At this point your setup must look like this:
Don’t plug in the Raspberry Pi power cable for the moment.
Before going further, you need to understand how a breadboard works.
Each hole is a pin you can use to plug something.
On the edges of the board, there are two lines:
- The red line is for the power input
- The blue line is for the ground
Each port is connected with all the pins from the same line.
Attention, with some breadboards (like mine), there is a separation in the middle, you can see a gap in the red line for example.
If you plug near port 0, it will not work near port 50.
The other ports are used for everything else (LEDs, resistors, other modules).
A wire connects them in columns.
If you take one number on the board, it connects each port from the same column with the others.
It will be clearer with this picture:
I have squared each connected ports.
The red square corresponds to a power input line.
There are four lines of this type on the board.
If you input power in one of the squared ports, you can use it from any other highlighted ports.
For the ground ports it’s the same thing (blue square).
And for the other ports, you can see the green square how they are connected together.
It’s the same for each column, for both side of the middle line.
If needed, here is a complete schema:
Your First Circuit: Blink the LED!
Grab your free PDF file with all the commands you need to know on Raspberry Pi!
Ok, that’s the end of the theory part, and the beginning of your first circuit tutorial.
Let’s practice 🙂
As always, start to plug the pins without a power source plugged.
To get started you need:
- 1x LED
- 2x male/female jumper wires
- 1x resistor
Take the two jumper wires and plug them like this:
- One from the ground line to a ground pin of the Raspberry Pi (for example, the third one from the second row, port 6)
- The other from an input/output port (for example, the fourth one of the first row, port 7)
You now have two cables, connected to only one side.
On the other side, you need to connect them to the breadboard.
Plug the ground jumper wire to the ground line of the breadboard (any port).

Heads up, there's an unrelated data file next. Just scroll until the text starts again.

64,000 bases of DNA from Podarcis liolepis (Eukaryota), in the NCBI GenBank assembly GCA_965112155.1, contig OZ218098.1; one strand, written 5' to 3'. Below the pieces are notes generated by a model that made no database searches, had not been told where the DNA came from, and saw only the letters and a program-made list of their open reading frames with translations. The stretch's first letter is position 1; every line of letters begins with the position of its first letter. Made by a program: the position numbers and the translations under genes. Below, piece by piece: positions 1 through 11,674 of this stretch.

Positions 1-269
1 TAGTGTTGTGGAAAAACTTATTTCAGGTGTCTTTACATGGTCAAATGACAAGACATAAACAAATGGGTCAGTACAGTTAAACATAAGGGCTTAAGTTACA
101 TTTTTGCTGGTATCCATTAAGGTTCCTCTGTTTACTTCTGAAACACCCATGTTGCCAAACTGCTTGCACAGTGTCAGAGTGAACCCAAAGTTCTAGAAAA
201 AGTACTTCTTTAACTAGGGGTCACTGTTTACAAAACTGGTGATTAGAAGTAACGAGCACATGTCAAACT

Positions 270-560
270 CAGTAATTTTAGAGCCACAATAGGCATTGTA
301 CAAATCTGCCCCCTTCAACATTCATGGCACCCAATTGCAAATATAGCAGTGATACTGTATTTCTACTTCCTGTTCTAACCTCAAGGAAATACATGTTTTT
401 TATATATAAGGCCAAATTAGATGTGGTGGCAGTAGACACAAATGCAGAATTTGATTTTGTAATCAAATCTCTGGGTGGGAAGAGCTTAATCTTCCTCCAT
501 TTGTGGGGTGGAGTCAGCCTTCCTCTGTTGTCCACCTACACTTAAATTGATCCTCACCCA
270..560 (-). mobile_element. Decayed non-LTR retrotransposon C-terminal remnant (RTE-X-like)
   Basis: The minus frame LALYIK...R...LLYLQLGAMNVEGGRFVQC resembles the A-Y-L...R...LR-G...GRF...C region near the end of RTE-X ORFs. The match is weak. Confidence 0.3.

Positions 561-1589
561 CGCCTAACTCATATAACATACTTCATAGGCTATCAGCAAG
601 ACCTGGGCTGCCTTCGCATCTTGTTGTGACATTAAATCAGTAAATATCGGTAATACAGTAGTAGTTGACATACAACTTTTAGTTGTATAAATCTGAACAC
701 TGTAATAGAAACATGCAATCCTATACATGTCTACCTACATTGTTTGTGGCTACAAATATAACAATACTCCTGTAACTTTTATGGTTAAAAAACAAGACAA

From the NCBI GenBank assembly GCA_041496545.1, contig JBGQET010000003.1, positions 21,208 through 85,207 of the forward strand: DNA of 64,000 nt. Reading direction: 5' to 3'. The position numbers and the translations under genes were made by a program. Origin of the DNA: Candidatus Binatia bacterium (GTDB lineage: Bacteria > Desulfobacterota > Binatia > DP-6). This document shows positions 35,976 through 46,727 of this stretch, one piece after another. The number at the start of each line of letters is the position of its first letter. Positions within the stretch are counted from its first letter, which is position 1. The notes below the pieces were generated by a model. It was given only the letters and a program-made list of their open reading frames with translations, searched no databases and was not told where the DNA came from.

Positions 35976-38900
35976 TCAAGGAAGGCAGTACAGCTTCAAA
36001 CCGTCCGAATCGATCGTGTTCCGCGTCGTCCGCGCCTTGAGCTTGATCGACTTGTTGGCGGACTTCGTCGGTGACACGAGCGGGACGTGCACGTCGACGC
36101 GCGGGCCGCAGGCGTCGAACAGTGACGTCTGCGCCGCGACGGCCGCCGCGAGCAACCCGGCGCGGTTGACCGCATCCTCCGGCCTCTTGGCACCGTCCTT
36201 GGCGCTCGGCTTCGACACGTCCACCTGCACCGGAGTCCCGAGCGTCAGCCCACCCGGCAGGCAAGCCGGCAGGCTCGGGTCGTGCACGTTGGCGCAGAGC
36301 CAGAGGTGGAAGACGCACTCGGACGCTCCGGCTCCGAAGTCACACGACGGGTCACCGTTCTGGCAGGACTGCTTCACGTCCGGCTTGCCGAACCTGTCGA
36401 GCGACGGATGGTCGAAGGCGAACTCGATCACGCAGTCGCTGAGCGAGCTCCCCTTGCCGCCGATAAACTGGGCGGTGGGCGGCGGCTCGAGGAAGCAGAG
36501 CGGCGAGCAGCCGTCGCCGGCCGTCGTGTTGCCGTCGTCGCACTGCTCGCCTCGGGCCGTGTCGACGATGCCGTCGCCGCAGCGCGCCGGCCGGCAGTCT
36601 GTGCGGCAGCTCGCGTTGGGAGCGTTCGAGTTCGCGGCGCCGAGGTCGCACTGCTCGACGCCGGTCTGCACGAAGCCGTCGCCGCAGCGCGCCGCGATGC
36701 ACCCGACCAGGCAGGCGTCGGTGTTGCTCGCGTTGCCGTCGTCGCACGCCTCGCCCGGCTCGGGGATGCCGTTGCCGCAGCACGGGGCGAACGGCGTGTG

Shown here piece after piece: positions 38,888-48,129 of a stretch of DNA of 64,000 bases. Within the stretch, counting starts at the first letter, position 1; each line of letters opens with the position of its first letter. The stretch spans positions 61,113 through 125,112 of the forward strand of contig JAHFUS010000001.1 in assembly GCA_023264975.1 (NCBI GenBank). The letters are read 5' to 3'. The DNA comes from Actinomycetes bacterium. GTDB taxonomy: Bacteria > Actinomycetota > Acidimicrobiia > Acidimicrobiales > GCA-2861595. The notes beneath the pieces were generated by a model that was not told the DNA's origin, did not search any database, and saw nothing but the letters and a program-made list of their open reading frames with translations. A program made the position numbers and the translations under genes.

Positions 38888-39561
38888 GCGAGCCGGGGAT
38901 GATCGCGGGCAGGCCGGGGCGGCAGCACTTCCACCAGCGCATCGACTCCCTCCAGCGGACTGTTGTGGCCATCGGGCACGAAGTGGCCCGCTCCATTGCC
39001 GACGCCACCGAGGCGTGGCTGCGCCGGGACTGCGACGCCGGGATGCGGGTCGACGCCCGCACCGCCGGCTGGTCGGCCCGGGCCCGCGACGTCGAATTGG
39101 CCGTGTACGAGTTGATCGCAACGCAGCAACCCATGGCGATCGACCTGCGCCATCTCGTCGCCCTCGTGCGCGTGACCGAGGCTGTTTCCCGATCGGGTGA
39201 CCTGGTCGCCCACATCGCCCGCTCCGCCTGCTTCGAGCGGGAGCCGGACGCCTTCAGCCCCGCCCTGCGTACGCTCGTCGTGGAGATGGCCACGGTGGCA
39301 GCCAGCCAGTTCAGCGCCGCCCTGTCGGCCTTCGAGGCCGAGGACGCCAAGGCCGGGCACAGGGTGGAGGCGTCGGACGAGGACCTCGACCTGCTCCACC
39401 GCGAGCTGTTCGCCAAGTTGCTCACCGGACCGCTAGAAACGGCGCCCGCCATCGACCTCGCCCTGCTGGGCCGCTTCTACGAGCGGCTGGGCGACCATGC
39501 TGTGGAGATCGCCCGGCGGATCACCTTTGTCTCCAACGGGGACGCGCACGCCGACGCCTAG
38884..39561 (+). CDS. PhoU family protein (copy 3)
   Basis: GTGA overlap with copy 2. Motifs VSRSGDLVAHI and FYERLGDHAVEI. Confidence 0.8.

Plug the other cable into one column of the breadboard (anywhere).
It should look like this:
Finally, put the resistor between the ground line and the column near the other cable.
And put a light with one foot on each column, the shorter in the resistor/ground column.
Something like this:
Yes, I know my resistor seems to be having a hard time 🙂
You can now boot the Raspberry Pi and jump into SSH (or GUI if you prefer) to create the Python script.
As soon as the Raspberry Pi is on, avoid touching the circuit.
The first basic script we can code is to turn on the LED light to check that everything works.
To do this, Raspberry Pi OS already includes any libraries you need.
- In a terminal, or with your favorite code editor, create a new python file:
- Paste these lines inside:
import RPi.GPIO as GPIO
#GPIO Basic initialization
#Use a variable for the Pin to use
#If you followed my pictures, it's port 7 => BCM 4
led = 4
#Initialize your pin
#Turn on the LED
print "LED on"
#Turn off the LED
print "LED off"
I commented on everything so it should be clear.
The only trap is the pin number to use in the LED variable.
You may have a different numeration in your breadboard expansion board or sticker, but you have to use the BCM number from pinout.xyz.
- Save and Exit (CTRL+X)
- Run the script with:
The LED will turn on for 5 seconds and then turn off.
If not, double-check every previous paragraph to see what you have missed.
If your circuit seems good, check the LED direction, there is a + and – side.
If you have any comment, suggestion or just want to chat with us about this tutorial,
you can post your messages in the community on Patreon. See you there!
That’s it, you now have learned the basics about GPIO pins and breadboard.
You’re able to build basic circuits and you’re ready for the next level 🙂
If you like this kind of tutorial, stay tuned because I’ll talk more about it in the weeks or months to come.